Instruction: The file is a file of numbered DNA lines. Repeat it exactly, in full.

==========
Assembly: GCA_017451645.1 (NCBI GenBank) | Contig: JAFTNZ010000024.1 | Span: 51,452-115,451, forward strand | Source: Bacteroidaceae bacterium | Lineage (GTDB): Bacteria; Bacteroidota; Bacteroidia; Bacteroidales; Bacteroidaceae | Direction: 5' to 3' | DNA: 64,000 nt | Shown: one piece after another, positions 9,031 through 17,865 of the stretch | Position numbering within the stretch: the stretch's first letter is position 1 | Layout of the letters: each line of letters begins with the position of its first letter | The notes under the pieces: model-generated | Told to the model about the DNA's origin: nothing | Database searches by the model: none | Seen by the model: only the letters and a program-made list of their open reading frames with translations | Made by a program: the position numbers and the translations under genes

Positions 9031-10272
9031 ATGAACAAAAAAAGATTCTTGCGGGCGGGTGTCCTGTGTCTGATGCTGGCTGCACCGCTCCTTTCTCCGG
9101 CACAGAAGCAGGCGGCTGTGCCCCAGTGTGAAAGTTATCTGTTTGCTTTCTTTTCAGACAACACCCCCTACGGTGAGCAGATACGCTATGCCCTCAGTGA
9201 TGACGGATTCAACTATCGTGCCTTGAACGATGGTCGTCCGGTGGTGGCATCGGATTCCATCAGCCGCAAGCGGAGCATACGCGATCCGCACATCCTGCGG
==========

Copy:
Assembly: GCA_017451645.1 (NCBI GenBank) | Contig: JAFTNZ010000024.1 | Span: 51,452-115,451, forward strand | Source: Bacteroidaceae bacterium | Lineage (GTDB): Bacteria; Bacteroidota; Bacteroidia; Bacteroidales; Bacteroidaceae | Direction: 5' to 3' | DNA: 64,000 nt | Shown: one piece after another, positions 9,031 through 17,865 of the stretch | Position numbering within the stretch: the stretch's first letter is position 1 | Layout of the letters: each line of letters begins with the position of its first letter | The notes under the pieces: model-generated | Told to the model about the DNA's origin: nothing | Database searches by the model: none | Seen by the model: only the letters and a program-made list of their open reading frames with translations | Made by a program: the position numbers and the translations under genes

Positions 9031-10272
9031 ATGAACAAAAAAAGATTCTTGCGGGCGGGTGTCCTGTGTCTGATGCTGGCTGCACCGCTCCTTTCTCCGG
9101 CACAGAAGCAGGCGGCTGTGCCCCAGTGTGAAAGTTATCTGTTTGCTTTCTTTTCAGACAACACCCCCTACGGTGAGCAGATACGCTATGCCCTCAGTGA
9201 TGACGGATTCAACTATCGTGCCTTGAACGATGGTCGTCCGGTGGTGGCATCGGATTCCATCAGCCGCAAGCGGAGCATACGCGATCCGCACATCCTGCGG